I just had my first year review and it went well, considering some of the obstacles I’ve faced throughout my first year as a lab manager. I still consider myself a pretty dumb biophysicist. I still roll my eyes when I see derivatives and currents and all that stuff. I still don’t understand much of the math. But I understand well enough how to collect the data, process it and prettify it make a compelling story, a story that helps my PIs craft scientific poetry around it, and make it a storybook.

I am happy and fulfilled with what I do now. I don’t know if or how long I’ll do it. But I am happy knowing that I’ll never be a PI. I was never interested in being one to begin with. And it took me a LONG time to open up to people and show them my true colours. I’m still in academia, but at the fringes. I have a PhD, and I could very well try my luck at being a PI, but I don’t want to. I don’t feel like putting myself through that. I’m happy being in a supportive role, to PIs, to students and postdocs. I still get my chance at mentoring them a bit, and that is OK with me. And I teach them, one-on-one, my favourite form of learning.

By old standards I may be a failure. But since I’m content with what I do and the TT was never my dream, I ask you Ed, am I really a failure?

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24 Comments

  1. Drug Monkey says:

    Why did you enter graduate school in the first place?

    • Dr. 27 says:

      Interesting … I wrote about that before, but basically it was a multiple pronged approach. My ex BF was entering grad school, I didn’t want to feel less, it dawned on me that I was going to graduate with a BS in Biology and that took me nowhere, I was afraid of entering med school, I didn’t want to become a lawyer, I was OK with getting paid to study, and last but not least, once I found my PhD lab, I was convinced that divine intervention had taken me to that lab to save my life after my ex broke my heart. I was pretty religious back then, and I was pretty determined to finish it, because not finishing the PhD would mean (for me, at the time), that I was a failure. That was the general message in my department/whole school, those that left were failures. I ended up liking my PhD lab and the techniques I used and that’s why, after a failed postdoc, I decided to try my luck and see if I could be good enough again in my field. So far, there are 2 papers out and one in the pipeline.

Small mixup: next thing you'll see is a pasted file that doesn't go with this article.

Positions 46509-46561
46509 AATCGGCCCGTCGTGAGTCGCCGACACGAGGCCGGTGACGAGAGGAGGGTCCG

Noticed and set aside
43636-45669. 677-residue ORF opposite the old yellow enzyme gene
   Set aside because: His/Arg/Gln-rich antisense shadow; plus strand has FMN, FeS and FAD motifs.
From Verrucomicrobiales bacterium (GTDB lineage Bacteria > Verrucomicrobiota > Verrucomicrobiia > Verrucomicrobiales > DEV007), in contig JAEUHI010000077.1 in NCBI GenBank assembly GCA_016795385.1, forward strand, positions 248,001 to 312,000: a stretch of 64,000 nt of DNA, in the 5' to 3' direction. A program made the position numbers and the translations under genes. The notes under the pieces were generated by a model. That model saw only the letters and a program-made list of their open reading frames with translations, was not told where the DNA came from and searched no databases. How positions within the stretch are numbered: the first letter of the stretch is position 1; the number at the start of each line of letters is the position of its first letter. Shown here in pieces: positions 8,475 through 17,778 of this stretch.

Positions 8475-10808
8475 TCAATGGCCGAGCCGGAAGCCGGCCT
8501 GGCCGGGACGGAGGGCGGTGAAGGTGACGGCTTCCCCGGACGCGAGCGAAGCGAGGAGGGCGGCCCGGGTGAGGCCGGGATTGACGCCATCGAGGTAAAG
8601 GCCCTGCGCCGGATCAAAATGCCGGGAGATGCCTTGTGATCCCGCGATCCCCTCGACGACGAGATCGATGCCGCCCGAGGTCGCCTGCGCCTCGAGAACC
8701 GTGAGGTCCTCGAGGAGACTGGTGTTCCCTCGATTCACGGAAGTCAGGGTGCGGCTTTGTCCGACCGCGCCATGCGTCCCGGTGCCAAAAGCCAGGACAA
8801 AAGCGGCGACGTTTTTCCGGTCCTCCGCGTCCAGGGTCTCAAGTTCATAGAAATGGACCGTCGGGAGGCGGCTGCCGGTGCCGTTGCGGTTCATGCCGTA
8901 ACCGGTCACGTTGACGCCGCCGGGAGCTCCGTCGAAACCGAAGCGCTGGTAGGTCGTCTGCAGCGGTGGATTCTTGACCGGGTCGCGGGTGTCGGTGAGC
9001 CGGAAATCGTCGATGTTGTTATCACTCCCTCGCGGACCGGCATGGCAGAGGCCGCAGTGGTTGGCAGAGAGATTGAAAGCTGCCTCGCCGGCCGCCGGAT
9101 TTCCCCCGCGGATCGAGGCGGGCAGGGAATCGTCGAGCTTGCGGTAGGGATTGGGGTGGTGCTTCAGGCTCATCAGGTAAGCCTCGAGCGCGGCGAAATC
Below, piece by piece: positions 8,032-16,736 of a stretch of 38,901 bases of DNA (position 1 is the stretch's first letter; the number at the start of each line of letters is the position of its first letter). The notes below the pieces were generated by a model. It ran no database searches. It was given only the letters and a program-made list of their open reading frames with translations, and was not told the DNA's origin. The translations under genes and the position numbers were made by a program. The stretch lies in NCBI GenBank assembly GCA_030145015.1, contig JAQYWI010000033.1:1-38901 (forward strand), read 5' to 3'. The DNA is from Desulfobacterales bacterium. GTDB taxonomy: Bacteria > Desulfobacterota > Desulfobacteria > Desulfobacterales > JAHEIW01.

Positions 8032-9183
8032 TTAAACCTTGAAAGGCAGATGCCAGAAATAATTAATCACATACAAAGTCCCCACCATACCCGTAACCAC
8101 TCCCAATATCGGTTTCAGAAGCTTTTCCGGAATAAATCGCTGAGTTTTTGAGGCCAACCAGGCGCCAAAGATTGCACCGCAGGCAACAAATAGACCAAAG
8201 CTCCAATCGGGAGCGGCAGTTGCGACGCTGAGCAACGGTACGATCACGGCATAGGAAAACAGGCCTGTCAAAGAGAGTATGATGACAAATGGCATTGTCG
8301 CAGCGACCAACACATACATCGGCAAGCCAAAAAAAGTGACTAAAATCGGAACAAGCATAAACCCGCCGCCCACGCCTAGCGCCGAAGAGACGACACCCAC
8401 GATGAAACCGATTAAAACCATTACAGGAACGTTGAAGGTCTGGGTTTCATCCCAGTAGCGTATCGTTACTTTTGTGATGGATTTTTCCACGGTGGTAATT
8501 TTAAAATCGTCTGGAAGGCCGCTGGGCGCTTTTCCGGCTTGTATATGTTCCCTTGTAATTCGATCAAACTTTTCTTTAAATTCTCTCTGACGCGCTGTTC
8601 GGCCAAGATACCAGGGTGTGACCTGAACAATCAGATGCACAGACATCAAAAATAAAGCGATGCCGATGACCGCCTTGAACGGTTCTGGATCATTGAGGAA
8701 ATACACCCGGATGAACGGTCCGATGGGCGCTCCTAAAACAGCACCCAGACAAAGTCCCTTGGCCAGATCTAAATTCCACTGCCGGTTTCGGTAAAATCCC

Mostly, I didn’t know what to do, and I was lazy enough not to prod people for advice. I just went were most of my non-MD friends went, and I tried really hard to keep at it, despite various failures.

      Often, in the midst of my job search from hell in 2010-2011, I told my husband that I regretted doing the PhD every single minute of my life because I couldn’t find a job I liked and was being turned down by being overly educated. This post sums it up: https://twentysevenandaphd.wordpress.com/2011/01/26/why-i-did-a-phd-and-why-i-may-not-become-a-faculty-member-like-at-all/

  2. Ed Yong says:

    “I ask you Ed, am I really a failure?”

    While I’ll take the flak for the douchey tweet (and will wholeheartedly shout the sentiments in the first paragraph from the rafters), I want to point out that I didn’t say or imply this. No, obviously, you’re not a failure. For my own part, I didn’t finish my PhD and dropped out with an MPhil, due to a complete inability to do bench science. I found writing instead. Am I a failure? I wouldn’t say so. Did I fail at being a research scientist? Yes: categorically, unequivocally, and in a way that was independent of any environmental or structural factors.

    • Ed Yong says:

      One more thing: regardless of what I was intimating in the tweet, I’m sorry that I offended you and others.

    • Dr. 27 says:

      Got you. Thanks for sharing your story. I somewhat sucked at bench science. In fact, still to this day, if you put me in front of a bench I get panicky. By a very narrow and old school (white bearded dude) definition of success we may be perceived as failures. But your career is certainly not a failure. I also sucked a bench work, yet found a niche in which to flourish and do good. I think we should do more of encouraging students to actively find their niche and succeed in it, regardless of how close (or far) they are from the bench. Thank you for your words. Apologies for being a bit … ehem, fiery in those first lines. It’s not fair to compare your tweet to the Borazgate.